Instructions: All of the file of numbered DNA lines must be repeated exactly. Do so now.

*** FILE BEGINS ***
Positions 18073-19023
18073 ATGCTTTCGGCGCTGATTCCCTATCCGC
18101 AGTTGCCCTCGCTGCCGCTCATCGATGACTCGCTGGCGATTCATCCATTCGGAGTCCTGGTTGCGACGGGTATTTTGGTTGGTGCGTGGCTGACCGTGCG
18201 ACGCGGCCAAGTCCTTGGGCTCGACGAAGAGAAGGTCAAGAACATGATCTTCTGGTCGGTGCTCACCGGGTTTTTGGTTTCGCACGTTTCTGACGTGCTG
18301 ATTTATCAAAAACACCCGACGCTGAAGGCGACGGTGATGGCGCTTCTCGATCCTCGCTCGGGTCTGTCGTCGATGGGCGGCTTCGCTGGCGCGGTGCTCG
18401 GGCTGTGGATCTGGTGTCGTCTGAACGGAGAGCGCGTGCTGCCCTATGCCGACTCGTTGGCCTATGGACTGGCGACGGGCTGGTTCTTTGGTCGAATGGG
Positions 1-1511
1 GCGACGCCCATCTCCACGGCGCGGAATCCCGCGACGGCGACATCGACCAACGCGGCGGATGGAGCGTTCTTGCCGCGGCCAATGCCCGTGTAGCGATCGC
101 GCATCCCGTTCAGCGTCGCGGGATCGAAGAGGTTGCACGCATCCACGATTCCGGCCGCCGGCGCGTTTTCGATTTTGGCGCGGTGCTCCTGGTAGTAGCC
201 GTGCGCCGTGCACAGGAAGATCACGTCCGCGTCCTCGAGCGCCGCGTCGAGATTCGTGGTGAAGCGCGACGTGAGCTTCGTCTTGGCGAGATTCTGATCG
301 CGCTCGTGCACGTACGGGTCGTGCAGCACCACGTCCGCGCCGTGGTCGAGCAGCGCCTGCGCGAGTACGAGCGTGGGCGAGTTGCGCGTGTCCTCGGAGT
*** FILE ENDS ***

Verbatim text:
Positions 18073-19023
18073 ATGCTTTCGGCGCTGATTCCCTATCCGC
18101 AGTTGCCCTCGCTGCCGCTCATCGATGACTCGCTGGCGATTCATCCATTCGGAGTCCTGGTTGCGACGGGTATTTTGGTTGGTGCGTGGCTGACCGTGCG
18201 ACGCGGCCAAGTCCTTGGGCTCGACGAAGAGAAGGTCAAGAACATGATCTTCTGGTCGGTGCTCACCGGGTTTTTGGTTTCGCACGTTTCTGACGTGCTG
18301 ATTTATCAAAAACACCCGACGCTGAAGGCGACGGTGATGGCGCTTCTCGATCCTCGCTCGGGTCTGTCGTCGATGGGCGGCTTCGCTGGCGCGGTGCTCG
18401 GGCTGTGGATCTGGTGTCGTCTGAACGGAGAGCGCGTGCTGCCCTATGCCGACTCGTTGGCCTATGGACTGGCGACGGGCTGGTTCTTTGGTCGAATGGG
Positions 1-1511
1 GCGACGCCCATCTCCACGGCGCGGAATCCCGCGACGGCGACATCGACCAACGCGGCGGATGGAGCGTTCTTGCCGCGGCCAATGCCCGTGTAGCGATCGC
101 GCATCCCGTTCAGCGTCGCGGGATCGAAGAGGTTGCACGCATCCACGATTCCGGCCGCCGGCGCGTTTTCGATTTTGGCGCGGTGCTCCTGGTAGTAGCC
201 GTGCGCCGTGCACAGGAAGATCACGTCCGCGTCCTCGAGCGCCGCGTCGAGATTCGTGGTGAAGCGCGACGTGAGCTTCGTCTTGGCGAGATTCTGATCG
301 CGCTCGTGCACGTACGGGTCGTGCAGCACCACGTCCGCGCCGTGGTCGAGCAGCGCCTGCGCGAGTACGAGCGTGGGCGAGTTGCGCGTGTCCTCGGAGT